Johannes Troger: Exactly. We have a cloud software suite also behind that, so part of that is a composer software, which allows you to build the content. So you basically just upload the assets and activate them, and the other part is the, it’s called the CX manager, the connected experience manager, and that really takes care of all the content distribution scheduling but also taking in the data that is created because other than a touch screen, we also have a lot of data that tracks what happens before someone starts interacting with that outward looking camera, ao we know how many people walk past, stop to look at the screen and so on, and it’s really for monitoring the hardware, and it’s really a system we started building a few years back and it’s really geared towards being a central hub for all sorts of different interactive customer experience solutions that you have out there. So it also runs augmented reality car configurators which we did for a customer. It also runs beacon systems and mobile apps for customers. 

So the idea is really everything that you bring out there for your customer experience or for creating customer experience can be run via that centrally.

Interesting. I noticed on your website that you referenced beacons and I thought there’s a technology that had its moment and didn’t seem to get much in terms of broad ranged adoption, but you’re using them. How are you using them? 

Johannes Troger: So, with beacons, it’s use case where is really in the automobile industry, and It works in a way that the beacons are placed in the cars, and then if you have the manufacturer app you can step next to the car, and it displays all the facts about the configuration and about the car you’re standing in front of

On a smartphone or…? 

Johannes Troger: Yeah, on a smartphone.

So the idea behind that is really to provide information and then to allow people to take this information, and for example, then include it into their own configuration that they probably have done online and that they have stored in the app, and so that there really is a kind of exchange between the physical experience of the showroom and the digital experience they probably started at home. 

If somebody stops you and says, who’s your big client? What’s that reference case that you like to talk about? What is that?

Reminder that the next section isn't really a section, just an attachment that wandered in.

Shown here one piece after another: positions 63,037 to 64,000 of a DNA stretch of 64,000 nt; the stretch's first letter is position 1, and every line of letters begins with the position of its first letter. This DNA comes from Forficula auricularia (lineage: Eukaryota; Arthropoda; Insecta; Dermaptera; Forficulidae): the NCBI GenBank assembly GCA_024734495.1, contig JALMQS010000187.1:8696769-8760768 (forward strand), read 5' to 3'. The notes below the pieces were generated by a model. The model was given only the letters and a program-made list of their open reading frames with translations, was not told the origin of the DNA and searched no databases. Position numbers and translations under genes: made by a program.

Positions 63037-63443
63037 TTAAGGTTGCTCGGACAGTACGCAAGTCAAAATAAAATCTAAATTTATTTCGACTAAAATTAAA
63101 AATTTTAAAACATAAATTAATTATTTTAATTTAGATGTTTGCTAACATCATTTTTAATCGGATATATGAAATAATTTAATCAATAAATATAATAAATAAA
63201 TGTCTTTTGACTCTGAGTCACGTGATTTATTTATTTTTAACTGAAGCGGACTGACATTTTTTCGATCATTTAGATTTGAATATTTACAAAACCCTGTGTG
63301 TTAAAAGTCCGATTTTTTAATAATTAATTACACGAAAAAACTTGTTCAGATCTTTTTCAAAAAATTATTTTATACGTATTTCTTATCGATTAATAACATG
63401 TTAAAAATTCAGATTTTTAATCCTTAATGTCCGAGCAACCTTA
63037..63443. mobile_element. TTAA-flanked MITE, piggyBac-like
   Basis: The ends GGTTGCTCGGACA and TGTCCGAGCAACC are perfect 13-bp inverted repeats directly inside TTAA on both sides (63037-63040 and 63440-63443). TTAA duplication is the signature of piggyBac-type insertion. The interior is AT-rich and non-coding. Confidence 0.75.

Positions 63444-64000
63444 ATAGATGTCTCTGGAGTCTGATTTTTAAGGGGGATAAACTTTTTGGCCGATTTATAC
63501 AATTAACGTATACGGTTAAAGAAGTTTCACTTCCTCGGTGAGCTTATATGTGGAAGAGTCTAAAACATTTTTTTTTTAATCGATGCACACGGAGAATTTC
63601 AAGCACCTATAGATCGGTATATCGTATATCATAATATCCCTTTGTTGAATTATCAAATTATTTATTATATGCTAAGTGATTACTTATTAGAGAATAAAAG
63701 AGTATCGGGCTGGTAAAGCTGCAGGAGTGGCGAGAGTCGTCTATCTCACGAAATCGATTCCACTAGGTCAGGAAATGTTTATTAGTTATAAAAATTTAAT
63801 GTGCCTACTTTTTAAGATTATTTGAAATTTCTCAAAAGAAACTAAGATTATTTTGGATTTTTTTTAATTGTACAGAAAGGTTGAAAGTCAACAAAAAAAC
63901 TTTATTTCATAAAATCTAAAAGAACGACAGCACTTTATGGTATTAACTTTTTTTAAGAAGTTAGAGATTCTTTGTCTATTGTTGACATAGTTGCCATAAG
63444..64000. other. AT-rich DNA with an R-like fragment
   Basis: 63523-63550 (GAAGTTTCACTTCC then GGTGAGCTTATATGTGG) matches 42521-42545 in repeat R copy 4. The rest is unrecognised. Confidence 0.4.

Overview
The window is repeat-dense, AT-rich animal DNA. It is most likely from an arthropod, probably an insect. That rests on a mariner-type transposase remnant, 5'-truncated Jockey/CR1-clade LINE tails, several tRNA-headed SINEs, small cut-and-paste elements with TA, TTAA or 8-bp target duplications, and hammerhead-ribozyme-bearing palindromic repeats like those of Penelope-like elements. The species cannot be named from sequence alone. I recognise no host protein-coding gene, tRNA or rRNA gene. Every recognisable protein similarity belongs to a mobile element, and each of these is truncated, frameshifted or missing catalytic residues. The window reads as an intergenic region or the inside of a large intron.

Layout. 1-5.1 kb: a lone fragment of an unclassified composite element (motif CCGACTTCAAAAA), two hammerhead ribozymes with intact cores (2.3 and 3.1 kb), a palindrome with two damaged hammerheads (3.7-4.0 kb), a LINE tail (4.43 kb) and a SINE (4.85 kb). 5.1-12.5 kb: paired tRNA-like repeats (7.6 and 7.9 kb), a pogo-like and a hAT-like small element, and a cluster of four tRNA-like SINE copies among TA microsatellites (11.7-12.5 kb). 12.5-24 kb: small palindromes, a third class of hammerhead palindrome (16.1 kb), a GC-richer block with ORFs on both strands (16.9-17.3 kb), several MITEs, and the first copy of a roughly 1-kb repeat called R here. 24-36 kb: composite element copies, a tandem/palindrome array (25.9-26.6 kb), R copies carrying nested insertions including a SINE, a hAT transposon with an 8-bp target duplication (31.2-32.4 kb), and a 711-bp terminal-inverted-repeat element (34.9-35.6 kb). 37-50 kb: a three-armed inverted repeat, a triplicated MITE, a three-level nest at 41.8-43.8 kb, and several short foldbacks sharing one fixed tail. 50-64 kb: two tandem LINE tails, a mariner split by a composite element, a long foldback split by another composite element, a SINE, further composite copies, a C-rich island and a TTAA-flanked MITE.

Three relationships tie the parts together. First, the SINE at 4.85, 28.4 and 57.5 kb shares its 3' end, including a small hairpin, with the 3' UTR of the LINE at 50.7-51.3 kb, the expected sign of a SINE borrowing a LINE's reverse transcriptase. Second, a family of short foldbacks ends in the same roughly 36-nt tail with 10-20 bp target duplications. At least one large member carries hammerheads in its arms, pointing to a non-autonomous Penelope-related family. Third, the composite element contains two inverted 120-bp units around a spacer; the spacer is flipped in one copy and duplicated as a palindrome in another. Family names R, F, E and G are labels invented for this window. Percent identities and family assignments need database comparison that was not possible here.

Johannes Troger: So, in automotive, the most work we have done is with Porsche, so for a long time they were our largest client and they were the most innovative ones really when it came to how to deliver more experience or more digital experience to their customers. In retail and consumer goods, the longstanding client and the most innovative one, and the one we were able to try and learn the most with this is definitely LEGO, and I think one part of that was really that they obviously understood the kind of playfulness of it right from the start, and what we are seeing is that really the retailers themselves that’s something that really only has happened for the last two or three years.

I think, five years ago, a lot of the retailers still felt okay, the whole digital stuff in brick and mortar, that’s mostly gadgets and let’s just hang up a couple of screens and that’s fine, if they even did that, but now for the last two or three years even in grocery, retail and so on, I’m hearing a lot of managers saying, okay, we know that we have to move and we know that we have to do a lot to be ready for the future, and I think the exciting thing at the moment is that other than, if you wanna build an online shop, there are a lot of people out there who can tell you that’s how you build an online shop, but when you come to digital in the brick and mortar space, there’s no one who can tell you those are the two or three recipes, that’s how you build it, and that’s it, right?

So probably passive digital signage is about the only thing that people by now know how it works, and you can find someone who does it for you and executes it nicely, and that’s fine. But anything beyond that, it’s still a lot of trial and error of finding out what is it really, what the customers want? What do they need? How can we attract them to use something? 

All right, this was great. If people wanna know more about the company, how do they find that out? Where do they go online? 

Johannes Troger: Obviously, the first point is our website, so it’s www.ameria.com

Okay, perfect. All right, thanks again for spending the time with me. 

Johannes Troger: Thank you, Dave. Thank you for a really interesting half-hour with you.